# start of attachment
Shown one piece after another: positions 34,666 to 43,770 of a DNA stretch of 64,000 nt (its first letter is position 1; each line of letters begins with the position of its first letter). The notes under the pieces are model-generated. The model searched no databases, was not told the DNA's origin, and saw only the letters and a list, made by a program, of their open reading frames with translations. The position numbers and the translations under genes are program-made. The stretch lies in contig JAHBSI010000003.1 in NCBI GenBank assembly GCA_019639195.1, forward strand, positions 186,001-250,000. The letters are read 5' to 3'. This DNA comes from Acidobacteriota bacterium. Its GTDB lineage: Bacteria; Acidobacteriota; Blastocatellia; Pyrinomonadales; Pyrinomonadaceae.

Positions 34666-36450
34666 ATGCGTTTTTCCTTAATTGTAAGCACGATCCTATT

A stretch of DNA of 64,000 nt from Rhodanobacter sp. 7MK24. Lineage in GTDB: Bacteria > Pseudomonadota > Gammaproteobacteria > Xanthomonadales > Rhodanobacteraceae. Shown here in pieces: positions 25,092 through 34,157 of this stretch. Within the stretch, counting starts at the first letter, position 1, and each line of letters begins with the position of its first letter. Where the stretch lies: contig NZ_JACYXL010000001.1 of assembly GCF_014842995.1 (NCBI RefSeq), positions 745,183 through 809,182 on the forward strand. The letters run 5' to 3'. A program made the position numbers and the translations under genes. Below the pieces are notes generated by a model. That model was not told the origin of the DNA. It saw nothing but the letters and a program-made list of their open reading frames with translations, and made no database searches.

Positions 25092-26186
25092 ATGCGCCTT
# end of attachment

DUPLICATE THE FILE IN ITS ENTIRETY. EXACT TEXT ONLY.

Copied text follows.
Shown one piece after another: positions 34,666 to 43,770 of a DNA stretch of 64,000 nt (its first letter is position 1; each line of letters begins with the position of its first letter). The notes under the pieces are model-generated. The model searched no databases, was not told the DNA's origin, and saw only the letters and a list, made by a program, of their open reading frames with translations. The position numbers and the translations under genes are program-made. The stretch lies in contig JAHBSI010000003.1 in NCBI GenBank assembly GCA_019639195.1, forward strand, positions 186,001-250,000. The letters are read 5' to 3'. This DNA comes from Acidobacteriota bacterium. Its GTDB lineage: Bacteria; Acidobacteriota; Blastocatellia; Pyrinomonadales; Pyrinomonadaceae.

Positions 34666-36450
34666 ATGCGTTTTTCCTTAATTGTAAGCACGATCCTATT

A stretch of DNA of 64,000 nt from Rhodanobacter sp. 7MK24. Lineage in GTDB: Bacteria > Pseudomonadota > Gammaproteobacteria > Xanthomonadales > Rhodanobacteraceae. Shown here in pieces: positions 25,092 through 34,157 of this stretch. Within the stretch, counting starts at the first letter, position 1, and each line of letters begins with the position of its first letter. Where the stretch lies: contig NZ_JACYXL010000001.1 of assembly GCF_014842995.1 (NCBI RefSeq), positions 745,183 through 809,182 on the forward strand. The letters run 5' to 3'. A program made the position numbers and the translations under genes. Below the pieces are notes generated by a model. That model was not told the origin of the DNA. It saw nothing but the letters and a program-made list of their open reading frames with translations, and made no database searches.

Positions 25092-26186
25092 ATGCGCCTT